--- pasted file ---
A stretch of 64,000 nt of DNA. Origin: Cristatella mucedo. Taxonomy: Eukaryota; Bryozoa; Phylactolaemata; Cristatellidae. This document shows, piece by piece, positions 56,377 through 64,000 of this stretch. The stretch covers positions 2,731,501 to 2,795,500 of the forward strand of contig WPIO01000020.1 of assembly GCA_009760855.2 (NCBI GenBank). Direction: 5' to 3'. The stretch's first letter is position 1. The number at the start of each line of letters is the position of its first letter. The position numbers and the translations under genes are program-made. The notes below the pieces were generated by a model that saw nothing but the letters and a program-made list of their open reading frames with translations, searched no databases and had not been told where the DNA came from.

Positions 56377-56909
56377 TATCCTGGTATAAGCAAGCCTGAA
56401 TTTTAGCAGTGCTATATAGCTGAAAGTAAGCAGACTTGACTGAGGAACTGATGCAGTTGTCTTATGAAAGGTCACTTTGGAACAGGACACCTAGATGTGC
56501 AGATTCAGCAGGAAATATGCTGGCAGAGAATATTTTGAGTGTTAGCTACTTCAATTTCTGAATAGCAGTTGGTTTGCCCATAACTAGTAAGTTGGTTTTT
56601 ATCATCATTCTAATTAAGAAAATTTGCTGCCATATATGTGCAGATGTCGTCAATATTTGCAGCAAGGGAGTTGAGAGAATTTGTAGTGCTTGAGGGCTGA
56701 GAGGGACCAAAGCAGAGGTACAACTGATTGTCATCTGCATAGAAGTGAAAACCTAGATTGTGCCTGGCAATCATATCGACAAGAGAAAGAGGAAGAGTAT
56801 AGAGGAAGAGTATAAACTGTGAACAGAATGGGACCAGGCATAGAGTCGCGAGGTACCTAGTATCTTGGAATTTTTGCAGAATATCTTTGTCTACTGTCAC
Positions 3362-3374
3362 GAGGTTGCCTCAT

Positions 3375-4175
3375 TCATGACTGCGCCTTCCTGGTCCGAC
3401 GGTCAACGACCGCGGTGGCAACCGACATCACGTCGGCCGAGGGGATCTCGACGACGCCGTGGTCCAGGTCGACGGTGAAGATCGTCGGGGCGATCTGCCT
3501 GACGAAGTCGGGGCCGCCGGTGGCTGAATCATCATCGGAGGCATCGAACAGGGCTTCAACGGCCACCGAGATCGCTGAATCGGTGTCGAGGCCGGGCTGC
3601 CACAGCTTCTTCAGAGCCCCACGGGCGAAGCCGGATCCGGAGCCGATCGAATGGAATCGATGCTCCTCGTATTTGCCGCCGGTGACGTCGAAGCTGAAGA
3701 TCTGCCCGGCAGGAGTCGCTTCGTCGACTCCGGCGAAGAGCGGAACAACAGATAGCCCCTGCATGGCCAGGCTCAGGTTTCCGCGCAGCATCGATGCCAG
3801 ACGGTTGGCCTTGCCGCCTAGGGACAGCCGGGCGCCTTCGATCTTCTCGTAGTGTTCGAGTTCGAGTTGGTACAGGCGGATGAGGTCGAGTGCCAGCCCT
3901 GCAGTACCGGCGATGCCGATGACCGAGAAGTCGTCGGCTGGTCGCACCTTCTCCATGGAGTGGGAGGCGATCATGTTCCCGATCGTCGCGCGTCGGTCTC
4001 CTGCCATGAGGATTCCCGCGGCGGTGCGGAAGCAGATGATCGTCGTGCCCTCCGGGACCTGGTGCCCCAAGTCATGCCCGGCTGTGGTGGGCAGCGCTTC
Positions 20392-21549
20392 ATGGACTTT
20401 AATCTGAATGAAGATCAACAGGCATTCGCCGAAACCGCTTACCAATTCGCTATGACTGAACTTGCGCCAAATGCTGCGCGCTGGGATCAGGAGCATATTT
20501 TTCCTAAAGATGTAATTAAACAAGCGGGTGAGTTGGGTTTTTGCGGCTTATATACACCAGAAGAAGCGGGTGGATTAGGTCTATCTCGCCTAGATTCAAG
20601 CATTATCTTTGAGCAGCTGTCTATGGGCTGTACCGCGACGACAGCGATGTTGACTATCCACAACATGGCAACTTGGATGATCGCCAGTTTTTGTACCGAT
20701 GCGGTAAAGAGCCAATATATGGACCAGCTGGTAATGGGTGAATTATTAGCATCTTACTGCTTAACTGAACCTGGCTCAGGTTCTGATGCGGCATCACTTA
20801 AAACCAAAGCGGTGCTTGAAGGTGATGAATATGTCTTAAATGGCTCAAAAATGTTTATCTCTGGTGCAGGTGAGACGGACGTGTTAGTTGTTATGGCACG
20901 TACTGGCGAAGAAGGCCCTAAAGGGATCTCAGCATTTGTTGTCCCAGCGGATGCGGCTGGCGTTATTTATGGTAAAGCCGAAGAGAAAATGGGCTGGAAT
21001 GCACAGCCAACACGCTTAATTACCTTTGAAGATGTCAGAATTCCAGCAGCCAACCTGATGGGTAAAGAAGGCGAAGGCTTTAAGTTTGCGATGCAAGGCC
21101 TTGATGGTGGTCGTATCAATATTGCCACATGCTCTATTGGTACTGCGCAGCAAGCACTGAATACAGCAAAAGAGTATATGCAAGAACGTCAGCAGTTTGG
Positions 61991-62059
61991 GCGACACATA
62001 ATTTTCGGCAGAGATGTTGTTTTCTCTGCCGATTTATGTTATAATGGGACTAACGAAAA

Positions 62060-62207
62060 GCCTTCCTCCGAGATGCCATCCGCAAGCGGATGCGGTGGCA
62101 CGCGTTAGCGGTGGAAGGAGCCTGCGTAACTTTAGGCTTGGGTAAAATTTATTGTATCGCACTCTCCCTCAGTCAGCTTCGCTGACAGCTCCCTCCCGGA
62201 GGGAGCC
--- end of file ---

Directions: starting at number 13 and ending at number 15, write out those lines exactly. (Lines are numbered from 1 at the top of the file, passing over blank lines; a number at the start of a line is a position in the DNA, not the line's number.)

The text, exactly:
3401 GGTCAACGACCGCGGTGGCAACCGACATCACGTCGGCCGAGGGGATCTCGACGACGCCGTGGTCCAGGTCGACGGTGAAGATCGTCGGGGCGATCTGCCT
3501 GACGAAGTCGGGGCCGCCGGTGGCTGAATCATCATCGGAGGCATCGAACAGGGCTTCAACGGCCACCGAGATCGCTGAATCGGTGTCGAGGCCGGGCTGC
3601 CACAGCTTCTTCAGAGCCCCACGGGCGAAGCCGGATCCGGAGCCGATCGAATGGAATCGATGCTCCTCGTATTTGCCGCCGGTGACGTCGAAGCTGAAGA